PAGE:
So now Chris Johnson joins the Cardinals and the team did not get rid of a running back as he walked in the door. It’s a crowded backfield. For the record, the Cards now have Andre Ellington, two Johnsons — David and Chris — Kerwynn Williams, Stepfan Taylor, Marion Grice, Robert Hughes and Paul Lasike.
Johnson — the new one — only signed a one-year contract. He becomes the latest in a line of vets who were wooed by GM Steve Keim for the chance at getting a shot on a good team to revive their contract worth. Frostee Rucker. Matt Shaughnessy. Karlos Dansby. Eric Winston. Antonio Cromartie. LaMarr Woodley. Jermaine Gresham. Even Lyle Sendlein. Johnson reportedly will only make the minimum salary too, unless he rushes for at least 1,300 yards (which a back has never reached since the team moved to Arizona.)
What does all that mean? Well, for starters, if Johnson doesn’t work out the way the Cardinals want through the rest of the preseason, he can be released without much impact on the salary cap ($400,000 is guaranteed.) More likely he’ll simply be part of the rotation. If I had to guess right now, the Cardinals will keep five running backs. Ellington will be the starter. The two Johnsons will be there. After that? I’d think there would be one between Hughes and Lasike as the “big” back — Hughes has the inside track there — and one among Taylor, Williams and Grice. Taylor is good on special teams, and Williams’ game is similar to Ellington’s and Chris Johnson’s (plus, he could go on the practice squad if necessary.)
As for the desire to pick up a veteran and supplanting a recent draft pick, this too is something Keim has already done. The Cardinals drafted inside linebacker Kevin Minter in 2013 in the second round and turned around and signed Dansby just couple weeks later, and Dansby’s play left Minter on the bench all season. Now, David Johnson may have the same thing with Chris Johnson. For Keim, it’s about what the Cardinals can do this year.
Tags: Andre Ellington, Chris Johnson, David Johnson, Karlos Dansby, Kerwynn Williams, Kevin Minter, Marion Grice, Paul Lasike, Robert Hughes, Stepfan Taylor, Steve Keim, training camp
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One of the things Bruce Arians said last season — more and more as the year went along — was that while he still believed in the philosophy of the offense that allowed Andre Ellington to be the linchpin both running and receiving, it became a big problem when Ellington was dinged up and then sidelined with injuries. It was especially true in the passing game, where Ellington excels when he is on the field.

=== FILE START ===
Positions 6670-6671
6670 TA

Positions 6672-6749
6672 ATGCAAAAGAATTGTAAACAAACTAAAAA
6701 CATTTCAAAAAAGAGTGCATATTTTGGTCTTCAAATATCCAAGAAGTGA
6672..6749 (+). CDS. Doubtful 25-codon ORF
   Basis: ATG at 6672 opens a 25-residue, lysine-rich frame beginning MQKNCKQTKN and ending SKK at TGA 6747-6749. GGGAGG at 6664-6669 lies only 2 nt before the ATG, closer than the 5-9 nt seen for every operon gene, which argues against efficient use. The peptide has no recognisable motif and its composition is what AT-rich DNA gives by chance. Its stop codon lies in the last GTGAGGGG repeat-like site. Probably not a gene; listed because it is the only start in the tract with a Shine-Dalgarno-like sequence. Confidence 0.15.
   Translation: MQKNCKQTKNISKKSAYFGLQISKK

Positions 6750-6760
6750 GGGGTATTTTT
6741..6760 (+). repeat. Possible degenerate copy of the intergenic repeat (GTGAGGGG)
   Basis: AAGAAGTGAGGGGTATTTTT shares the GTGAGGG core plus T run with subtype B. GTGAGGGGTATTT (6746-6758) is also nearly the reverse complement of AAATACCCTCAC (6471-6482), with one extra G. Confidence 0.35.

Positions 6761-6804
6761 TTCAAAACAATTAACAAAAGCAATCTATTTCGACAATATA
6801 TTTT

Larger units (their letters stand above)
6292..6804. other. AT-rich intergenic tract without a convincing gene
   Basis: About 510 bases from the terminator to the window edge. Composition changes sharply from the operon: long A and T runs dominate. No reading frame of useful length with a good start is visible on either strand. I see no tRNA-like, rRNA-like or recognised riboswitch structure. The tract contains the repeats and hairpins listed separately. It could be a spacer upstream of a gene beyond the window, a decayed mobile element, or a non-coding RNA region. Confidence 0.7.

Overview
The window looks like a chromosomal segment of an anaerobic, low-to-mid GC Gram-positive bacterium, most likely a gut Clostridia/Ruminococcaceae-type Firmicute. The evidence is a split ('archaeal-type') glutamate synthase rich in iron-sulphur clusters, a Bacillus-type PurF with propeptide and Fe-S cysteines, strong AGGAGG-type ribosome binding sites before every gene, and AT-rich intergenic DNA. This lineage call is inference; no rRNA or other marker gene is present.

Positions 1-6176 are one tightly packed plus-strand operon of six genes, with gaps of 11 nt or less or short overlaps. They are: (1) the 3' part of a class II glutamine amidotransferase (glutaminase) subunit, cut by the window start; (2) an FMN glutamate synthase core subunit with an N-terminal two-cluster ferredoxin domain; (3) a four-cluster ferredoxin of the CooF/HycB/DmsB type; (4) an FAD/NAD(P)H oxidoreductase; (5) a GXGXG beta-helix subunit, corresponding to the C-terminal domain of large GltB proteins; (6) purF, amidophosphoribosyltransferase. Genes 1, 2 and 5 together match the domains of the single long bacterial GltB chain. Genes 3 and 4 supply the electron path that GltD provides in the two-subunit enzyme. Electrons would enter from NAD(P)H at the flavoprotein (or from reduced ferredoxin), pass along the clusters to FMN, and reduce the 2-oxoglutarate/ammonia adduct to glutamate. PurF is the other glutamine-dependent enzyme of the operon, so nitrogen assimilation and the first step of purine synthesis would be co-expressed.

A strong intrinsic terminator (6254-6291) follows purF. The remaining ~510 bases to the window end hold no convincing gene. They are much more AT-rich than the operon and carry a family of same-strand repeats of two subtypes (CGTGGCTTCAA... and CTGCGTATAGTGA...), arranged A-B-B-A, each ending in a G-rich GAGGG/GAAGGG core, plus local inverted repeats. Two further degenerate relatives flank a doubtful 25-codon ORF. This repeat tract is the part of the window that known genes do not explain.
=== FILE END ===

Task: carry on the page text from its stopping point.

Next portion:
As the offseason goes on and people keep wondering what will be the role of rookie third-round running back David Johnson might be, it’s telling that Arians mentioned first the other day praise for Johnson as a receiver. The thought was that the Cards would take a big running back to pair with Ellington, but instead, it points more toward the ability for the Cardinals’ offensive gameplan to absorb an Ellington injury if necessary.
Arians said as much right after the draft, saying with Johnson “you don’t have to change if there was an injury,” but that message is easy to forget over the weeks. Arians has said Johnson needs to put on pads before anything can be determined of him as a runner. How this running rotation plays out will be interesting — Arians has talked a lot about Robert Hughes about needing more work, although Hughes never quite was able to fill that void left when Jonathan Dwyer was let go last season. Maybe the offensive line upgrade will make a difference all the way around. But even though Johnson physically has size on Ellington, they’ll likely do a lot of the same things on the field.
Tags: Andre Ellington, Bruce Arians, David Johnson, Robert Hughes
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Andre Ellington has been the Cardinals’ running back workhorse, with increasing carries the past couple of games. This team was always in a position where they needed Ellington to stay healthy and perform, given his skill set. That just becomes more important now, as Stepfan Taylor — Ellington’s backup — is expected to miss “significant time,” according to coach Bruce Arians, because of a calf injury.
(Feels like the Ellington-Taylor story might have been a jinx. … OK, not really.)
Taylor didn’t have a carry against the Eagles before going out with the injury in the second half. But it now means that the top two backs that were supposed to support Ellington — Jonathan Dwyer and Taylor — are not around. And this is all while Ellington is playing through a bum foot. The Cardinals have explored adding a running back through trade but nothing has been that close to happening and now, Marion Grice — a rookie sixth-round pick of San Diego who was cut and on a practice squad before the Cards signed him — is the Ellington backup. You’d think at some point, the Cards will have to add a back to the 53-man roster. Kerwynn Williams is an option from their own practice squad. Robert Hughes simply has a different role.